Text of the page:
- The Washington Times - Thursday, March 4, 2004

National Security Adviser Condoleezza Rice says she supports “soft affirmative action,” but that it should never be associated with “lower expectations” or “lower standards” for blacks and women.

“When people assume blacks or women are less capable, and, therefore say, ‘lower the standards,’ that’s the killer. It’s the worst thing you can do to anyone,” Miss Rice, who is black, said in a lengthy television interview on Armstrong Williams’ show “On Point.”

The interview will air 7 p.m. Sunday on the TV One network on D.C. Cable Channel 60.

In the interview, Mr. Williams called Miss Rice “the most powerful woman on earth.” She did not disagree.

“I’ve been very fortunate. I’ve had a blessed life,” she said, adding, “I don’t think race or gender have gotten in the way. But it doesn’t mean they haven’t impacted my life.”

As a former provost at Stanford University, Miss Rice has had experience with affirmative action. Because of that, she says, President Bush sought her opinions regarding the legality of affirmative-action programs at the University of Michigan, which consider race for admission to its undergraduate college as well as its law school and were the subject of a lengthy court battle.

“I told him what I thought, which was that we shouldn’t have quotas, that I thought there were problems with the Michigan program, but that it was important in my view that race be … allowed to be considered a factor, because race is a factor in American life. You can’t ignore that,” Miss Rice said.

Asked to define how race should be considered a factor in college admissions, Miss Rice replied, “I would call it ‘soft affirmative action,’ or the ability to look at the total person and to recognize that race is a factor in the life of that person. And so is the fact that the person came from a small school or a large school or plays a piano or throws a football. The taking [into] account of the whole person.”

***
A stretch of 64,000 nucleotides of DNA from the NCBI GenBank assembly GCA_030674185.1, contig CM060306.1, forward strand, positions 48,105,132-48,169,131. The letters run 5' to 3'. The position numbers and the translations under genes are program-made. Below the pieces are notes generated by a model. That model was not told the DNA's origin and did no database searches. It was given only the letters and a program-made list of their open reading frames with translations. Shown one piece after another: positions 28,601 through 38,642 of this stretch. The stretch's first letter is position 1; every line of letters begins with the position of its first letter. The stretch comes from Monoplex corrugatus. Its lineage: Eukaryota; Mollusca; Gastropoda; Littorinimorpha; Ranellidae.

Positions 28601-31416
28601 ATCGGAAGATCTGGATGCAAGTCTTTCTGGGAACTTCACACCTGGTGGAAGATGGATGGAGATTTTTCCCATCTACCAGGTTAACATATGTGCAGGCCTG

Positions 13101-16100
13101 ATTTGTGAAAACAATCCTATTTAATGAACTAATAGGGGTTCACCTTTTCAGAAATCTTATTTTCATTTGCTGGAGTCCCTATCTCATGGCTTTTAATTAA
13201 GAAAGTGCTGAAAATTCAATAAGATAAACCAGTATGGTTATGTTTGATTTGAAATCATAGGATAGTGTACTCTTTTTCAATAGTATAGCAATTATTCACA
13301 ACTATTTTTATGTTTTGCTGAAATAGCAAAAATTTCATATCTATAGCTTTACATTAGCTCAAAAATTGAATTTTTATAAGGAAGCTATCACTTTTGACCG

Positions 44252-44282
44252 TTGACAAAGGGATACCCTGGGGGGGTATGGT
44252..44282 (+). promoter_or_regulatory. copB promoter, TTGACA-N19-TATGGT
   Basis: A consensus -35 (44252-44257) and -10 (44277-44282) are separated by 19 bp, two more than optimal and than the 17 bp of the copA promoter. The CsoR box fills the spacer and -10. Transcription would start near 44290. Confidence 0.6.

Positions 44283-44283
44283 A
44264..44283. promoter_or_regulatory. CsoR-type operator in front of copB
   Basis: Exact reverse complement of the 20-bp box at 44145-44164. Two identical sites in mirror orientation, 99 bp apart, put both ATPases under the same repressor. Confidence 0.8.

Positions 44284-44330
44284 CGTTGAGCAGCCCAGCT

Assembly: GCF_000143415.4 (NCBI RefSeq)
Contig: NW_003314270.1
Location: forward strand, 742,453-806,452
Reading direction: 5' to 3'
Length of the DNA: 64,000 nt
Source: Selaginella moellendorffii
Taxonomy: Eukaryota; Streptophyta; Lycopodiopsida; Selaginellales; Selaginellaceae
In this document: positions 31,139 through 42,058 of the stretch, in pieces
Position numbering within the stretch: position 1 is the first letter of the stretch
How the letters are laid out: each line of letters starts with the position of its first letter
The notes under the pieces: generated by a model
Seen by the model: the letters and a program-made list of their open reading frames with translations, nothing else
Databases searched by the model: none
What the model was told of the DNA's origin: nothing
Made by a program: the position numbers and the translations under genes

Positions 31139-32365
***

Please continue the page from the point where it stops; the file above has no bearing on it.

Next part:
Miss Rice said she thinks that college admissions programs “work best when they don’t work by formula” but look at what an individual can contribute and recognize that minorities can contribute diversity.

In a ruling in June, the Supreme Court preserved the law school’s affirmative-action policy by a one-vote margin. However, it said the university’s policy was too rigid. That program awarded admission points based on race.

Mr. Bush had asked the high court to deem the programs unconstitutional.

Miss Rice said she thinks the president was correct to let the issue be decided in the courts.

“I, personally, think the court came out in a very good place,” she said.

A significant part of the interview was taken up with questions and responses concerning Miss Rice’s growing up in Birmingham, Ala., which she described as being “completely segregated” at the time.

She discussed how her parents, now deceased, her teachers and the black community engaged her in intellectual pursuits, such as theological debates, piano playing, ballet, literature, and learning foreign languages as a young child.

Miss Rice, 49, said she grew up believing that she could achieve as much as anyone else and that there were constant messages that black children “might have to be twice as good” as whites to succeed.

“Twice as good meant ‘don’t assume people won’t factor race in, and make sure you’re good enough that they can’t factor race in,’” she said.

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